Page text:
Chernobyl Liquidators' Health
as a Psycho-Social Trauma
5.5. Comparison of Chernobyl liquidators' case with other cases
5.5.1. Semipalatinsk area population
The findings of this research about the dominating impact of the non-radiation and post-zone (“post-event”, more broadly) factors upon the health of the involved appears to be in a close agreement with recent data for the Semipalatinsk area inhabitants.
The main conclusion of the Joint UN Assessment and Programming Mission for the former Semipalatinsk Nuclear Test Site (Cherp 1998) is that the situation in the Semipalatinsk area does not constitute an environmental problem and cannot be resolved by a clean-up and medical measures. This complex phenomenon is called “a “creeping” problem”, a “slow-onset disaster”, and suggests that successful and sustainable recovery should be based upon flexible, locally appropriate, participatory interventions, and a long-term programme of capacity-building.
Semipalatinsk is a name of the town in Kazakhstan that gave its name to a former Soviet nuclear testing site. The 120 atmospheric and 350 underground nuclear explosions at the site in 1949—1989 have had a major immediate impact upon the health of the population of the adjacent area (denoted here as “the Semipalatinsk area”), and observable long-lasting consequences. About 1.6 million people fall under the definition of the “victims of nuclear tests”, according to Kazakhstan Law of 1992.
The Semipalatinsk area population still demonstrates poor (as compared to the average) indices of general and mental health. In particular, it is notorious for its high suicide rate. For the last 20 years, the country's average suicide rate is equal to 20,5 cases per 100,000 of population per annum. However, within the 60-km zone around the site the suicide rate is equal to 87.7 — more than 4 times (!) higher than the average. For residents of the area located at 60 to 120 km distance from the site, the index is equal to 29.1, for those living further than 120 km — 17.3 (i.e., below the average). The suicide rate at the Semipalatinsk area clearly correlates with the distance from the site (Alimkhanov 1995).
What factors are responsible for this phenomenon? Most obvious explanation seems to be its attribution to the radioactive contamination as an apparently major ecological problem of the area. However, the report (Cherp 1998) states only a rather small group of those presently occupied in agriculture at (or next to) the site are likely to be under the risk of significant exposure to radiation. This opinion corresponds to the conclusions of IAEA assessment of 1993—1994 (that current risk from the radiation does not justify any interventions), and the WHO Expert Meeting in Rome in 1997 (which confirmed the IAEA assessment's conclusion, and further stated that radiation-induced mortality and morbidity in the area are likely to be insignificant as compared to that induced by non-radiation factors). The levels of contamination are incomparably lower than those in Belarus', except for a very limited area (about one square kilometre) at the ground Zero. Here a melted ex-soil has gamma-radiation levels of about 10 mR/h, but this area can be easily isolated from intrusion and rendered harmless for the area's population (Cherp, pers. comm.).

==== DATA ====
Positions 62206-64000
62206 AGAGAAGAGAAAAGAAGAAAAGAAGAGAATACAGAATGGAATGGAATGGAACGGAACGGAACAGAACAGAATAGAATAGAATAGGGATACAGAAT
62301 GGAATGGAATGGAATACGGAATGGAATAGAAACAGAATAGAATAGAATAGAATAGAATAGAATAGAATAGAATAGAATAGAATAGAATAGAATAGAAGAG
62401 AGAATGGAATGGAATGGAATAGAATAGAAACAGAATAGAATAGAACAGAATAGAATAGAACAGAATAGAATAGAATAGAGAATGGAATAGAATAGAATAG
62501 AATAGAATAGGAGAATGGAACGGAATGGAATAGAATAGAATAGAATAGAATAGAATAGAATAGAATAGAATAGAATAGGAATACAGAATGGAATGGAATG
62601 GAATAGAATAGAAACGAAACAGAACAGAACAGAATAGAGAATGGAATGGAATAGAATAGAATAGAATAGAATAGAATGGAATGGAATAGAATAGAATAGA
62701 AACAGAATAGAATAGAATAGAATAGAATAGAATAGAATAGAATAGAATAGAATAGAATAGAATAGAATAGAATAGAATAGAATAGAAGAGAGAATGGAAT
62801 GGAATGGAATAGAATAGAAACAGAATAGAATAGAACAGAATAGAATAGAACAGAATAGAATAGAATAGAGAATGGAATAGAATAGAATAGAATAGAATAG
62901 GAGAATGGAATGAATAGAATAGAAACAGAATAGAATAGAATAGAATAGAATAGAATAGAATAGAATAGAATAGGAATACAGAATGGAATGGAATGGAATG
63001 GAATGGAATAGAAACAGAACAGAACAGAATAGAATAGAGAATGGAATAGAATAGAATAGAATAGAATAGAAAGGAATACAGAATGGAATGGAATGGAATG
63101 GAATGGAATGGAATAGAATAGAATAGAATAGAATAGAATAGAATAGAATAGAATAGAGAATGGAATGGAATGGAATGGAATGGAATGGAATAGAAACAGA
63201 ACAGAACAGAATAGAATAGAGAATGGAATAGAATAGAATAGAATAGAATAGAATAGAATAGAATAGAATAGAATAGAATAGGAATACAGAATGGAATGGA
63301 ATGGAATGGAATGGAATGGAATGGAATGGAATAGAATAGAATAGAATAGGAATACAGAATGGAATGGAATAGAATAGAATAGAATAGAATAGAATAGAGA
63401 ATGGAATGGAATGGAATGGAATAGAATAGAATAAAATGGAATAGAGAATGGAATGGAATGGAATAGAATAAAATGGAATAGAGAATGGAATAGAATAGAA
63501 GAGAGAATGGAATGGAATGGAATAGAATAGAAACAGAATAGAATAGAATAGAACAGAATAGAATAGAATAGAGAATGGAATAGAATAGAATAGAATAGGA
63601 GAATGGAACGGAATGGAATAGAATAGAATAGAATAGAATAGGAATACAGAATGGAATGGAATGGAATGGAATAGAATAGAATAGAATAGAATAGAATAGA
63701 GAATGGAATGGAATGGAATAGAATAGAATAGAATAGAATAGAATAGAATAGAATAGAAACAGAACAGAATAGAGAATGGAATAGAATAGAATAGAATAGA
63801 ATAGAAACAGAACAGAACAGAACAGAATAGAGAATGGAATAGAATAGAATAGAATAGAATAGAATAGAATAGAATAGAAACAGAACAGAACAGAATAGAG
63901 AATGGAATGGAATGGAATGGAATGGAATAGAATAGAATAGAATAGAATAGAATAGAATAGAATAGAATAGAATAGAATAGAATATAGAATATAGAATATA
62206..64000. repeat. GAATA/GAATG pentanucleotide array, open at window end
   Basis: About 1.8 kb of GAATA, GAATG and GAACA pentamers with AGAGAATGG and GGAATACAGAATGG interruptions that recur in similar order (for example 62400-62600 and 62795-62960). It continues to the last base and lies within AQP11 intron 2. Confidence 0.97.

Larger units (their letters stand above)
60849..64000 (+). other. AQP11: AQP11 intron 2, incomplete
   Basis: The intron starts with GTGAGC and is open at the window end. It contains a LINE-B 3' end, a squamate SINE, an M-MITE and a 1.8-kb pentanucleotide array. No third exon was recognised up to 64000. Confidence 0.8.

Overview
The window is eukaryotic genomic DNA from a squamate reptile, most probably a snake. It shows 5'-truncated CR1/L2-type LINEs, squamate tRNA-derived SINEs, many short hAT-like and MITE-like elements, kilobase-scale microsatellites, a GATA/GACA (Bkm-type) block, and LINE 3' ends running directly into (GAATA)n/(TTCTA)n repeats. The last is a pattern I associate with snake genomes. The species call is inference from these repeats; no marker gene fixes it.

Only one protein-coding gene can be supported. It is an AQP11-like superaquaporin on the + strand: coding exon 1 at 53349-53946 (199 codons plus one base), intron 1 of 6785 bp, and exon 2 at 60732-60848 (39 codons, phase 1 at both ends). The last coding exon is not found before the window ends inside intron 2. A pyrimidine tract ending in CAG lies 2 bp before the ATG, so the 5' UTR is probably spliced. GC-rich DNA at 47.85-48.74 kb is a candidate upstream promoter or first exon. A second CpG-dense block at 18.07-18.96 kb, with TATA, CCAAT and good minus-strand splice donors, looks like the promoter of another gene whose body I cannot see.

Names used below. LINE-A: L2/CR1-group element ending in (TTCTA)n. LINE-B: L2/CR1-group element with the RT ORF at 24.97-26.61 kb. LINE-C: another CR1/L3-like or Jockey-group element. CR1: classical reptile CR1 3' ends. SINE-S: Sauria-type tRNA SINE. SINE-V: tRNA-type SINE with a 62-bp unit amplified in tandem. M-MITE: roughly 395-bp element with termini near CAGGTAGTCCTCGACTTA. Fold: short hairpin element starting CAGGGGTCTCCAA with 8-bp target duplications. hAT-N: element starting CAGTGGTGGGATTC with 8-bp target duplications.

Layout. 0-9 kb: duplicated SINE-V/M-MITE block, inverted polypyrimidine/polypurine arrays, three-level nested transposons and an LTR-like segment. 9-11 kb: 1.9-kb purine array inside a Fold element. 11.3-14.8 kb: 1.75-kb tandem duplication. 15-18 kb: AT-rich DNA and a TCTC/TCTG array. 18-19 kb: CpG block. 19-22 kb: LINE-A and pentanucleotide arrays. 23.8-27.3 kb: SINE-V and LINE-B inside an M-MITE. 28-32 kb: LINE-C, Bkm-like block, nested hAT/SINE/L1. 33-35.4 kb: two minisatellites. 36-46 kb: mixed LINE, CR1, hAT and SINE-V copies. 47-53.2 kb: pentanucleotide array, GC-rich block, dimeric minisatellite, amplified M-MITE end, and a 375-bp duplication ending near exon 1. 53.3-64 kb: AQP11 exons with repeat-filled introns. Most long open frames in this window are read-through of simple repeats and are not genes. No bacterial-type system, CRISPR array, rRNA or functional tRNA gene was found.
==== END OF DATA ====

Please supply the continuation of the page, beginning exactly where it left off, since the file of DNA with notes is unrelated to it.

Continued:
Cherp suggests as one of the most probable reasons of the bad mental health in general, and the high suicide rate in particular, an expectation of negative health consequences both by the affected population and the insiders. He illustrates this statement with one eloquent example: “Imagine that a young guy dates a girl. And everything goes smoothly to the wedding — until she learns that a candidate for being a father of her kids is from the Semipalatinsk area. And rejects him. And if this happens to him once, twice..?” — This example is only one (though, may be, the most eloquent) of many real-life situations the inhabitants of Semilatinsk area encounter.
The report considers psycho-social impacts of the Semipalatinsk nuclear tests upon the local inhabitants profound. Most of the population feel victimised, powerless, and cheated; it impedes people from active solution of their health, ecological and economic problems. The impacts also affect outsiders, repelling them from the area.
The expert denotes a definite pride of the local population for “living in the Semipalatinsk”, the world-known dangerous place, the attitude actually leading to “no investment, no tourists” situation at the site, and aggravating the existing economical (and ecological: desertification because of overgrazing) situation. These latter problems of the affected area seem to be rather important, for, according to Cherp, they constitute a characteristic triangle, resulting in the poor health of the population:
Social problems Poverty
In the light of this fact, UNICEF up-to-date approach to the mitigation of community health problems, namely — demedicalization of health mitigation measures (Cherp, pers. comm.) — seems to be of extreme relevance — both for the Semipalatinsk and for the Chernobyl cases. The strategy considers it more efficient (in terms of overall impact upon the population) to spend limited budgets of the mitigation programs by investing them into life-style oriented goals (e.g., better water, clean food, better quality of housing, education) than in direct medical measures. The report (Cherp 1998) outlines UNICEF strategy for Semipalatinsk case in more detail, the description definitely useful for mitigation of the Chernobyl consequences.
Design by: M.Opalev
Studio ARWIS Kharkov, 2001